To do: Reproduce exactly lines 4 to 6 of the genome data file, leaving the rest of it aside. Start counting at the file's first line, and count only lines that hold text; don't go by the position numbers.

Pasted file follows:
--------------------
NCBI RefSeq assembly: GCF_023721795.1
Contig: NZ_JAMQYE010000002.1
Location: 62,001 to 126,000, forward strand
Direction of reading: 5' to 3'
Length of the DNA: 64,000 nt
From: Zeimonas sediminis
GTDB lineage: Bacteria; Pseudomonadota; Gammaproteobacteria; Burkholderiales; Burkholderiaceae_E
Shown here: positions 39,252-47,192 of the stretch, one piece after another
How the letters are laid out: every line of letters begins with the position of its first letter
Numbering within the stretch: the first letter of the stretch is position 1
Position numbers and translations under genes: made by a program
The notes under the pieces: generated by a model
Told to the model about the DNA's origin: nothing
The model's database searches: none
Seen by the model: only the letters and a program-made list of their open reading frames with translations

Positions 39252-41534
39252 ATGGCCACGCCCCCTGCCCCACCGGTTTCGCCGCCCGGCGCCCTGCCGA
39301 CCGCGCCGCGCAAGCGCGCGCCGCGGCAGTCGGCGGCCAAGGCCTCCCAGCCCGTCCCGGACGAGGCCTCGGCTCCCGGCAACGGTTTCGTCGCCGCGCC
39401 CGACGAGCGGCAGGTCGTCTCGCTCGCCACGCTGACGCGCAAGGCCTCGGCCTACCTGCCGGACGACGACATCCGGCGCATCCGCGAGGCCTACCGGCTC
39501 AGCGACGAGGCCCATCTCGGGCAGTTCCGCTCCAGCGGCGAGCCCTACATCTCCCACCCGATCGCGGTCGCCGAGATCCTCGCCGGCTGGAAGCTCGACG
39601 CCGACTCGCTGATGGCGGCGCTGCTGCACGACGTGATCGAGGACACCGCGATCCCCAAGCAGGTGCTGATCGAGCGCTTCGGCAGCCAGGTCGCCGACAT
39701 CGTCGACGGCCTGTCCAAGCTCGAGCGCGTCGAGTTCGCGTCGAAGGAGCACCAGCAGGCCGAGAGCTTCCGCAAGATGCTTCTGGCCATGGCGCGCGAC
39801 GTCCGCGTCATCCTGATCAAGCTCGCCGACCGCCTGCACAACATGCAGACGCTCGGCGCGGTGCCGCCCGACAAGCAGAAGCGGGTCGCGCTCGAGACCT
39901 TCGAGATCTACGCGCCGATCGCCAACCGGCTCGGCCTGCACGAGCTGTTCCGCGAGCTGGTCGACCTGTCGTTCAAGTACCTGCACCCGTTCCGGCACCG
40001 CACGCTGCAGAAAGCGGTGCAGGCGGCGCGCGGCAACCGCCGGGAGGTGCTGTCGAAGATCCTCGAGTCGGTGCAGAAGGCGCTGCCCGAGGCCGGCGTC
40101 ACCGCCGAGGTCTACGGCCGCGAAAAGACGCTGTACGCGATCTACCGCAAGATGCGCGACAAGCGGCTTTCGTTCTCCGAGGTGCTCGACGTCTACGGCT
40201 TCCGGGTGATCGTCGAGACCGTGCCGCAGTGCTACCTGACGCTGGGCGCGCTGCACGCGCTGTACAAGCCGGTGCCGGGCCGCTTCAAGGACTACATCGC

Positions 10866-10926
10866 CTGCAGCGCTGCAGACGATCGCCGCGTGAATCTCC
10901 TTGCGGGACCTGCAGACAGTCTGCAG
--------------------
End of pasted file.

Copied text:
Direction of reading: 5' to 3'
Length of the DNA: 64,000 nt
From: Zeimonas sediminis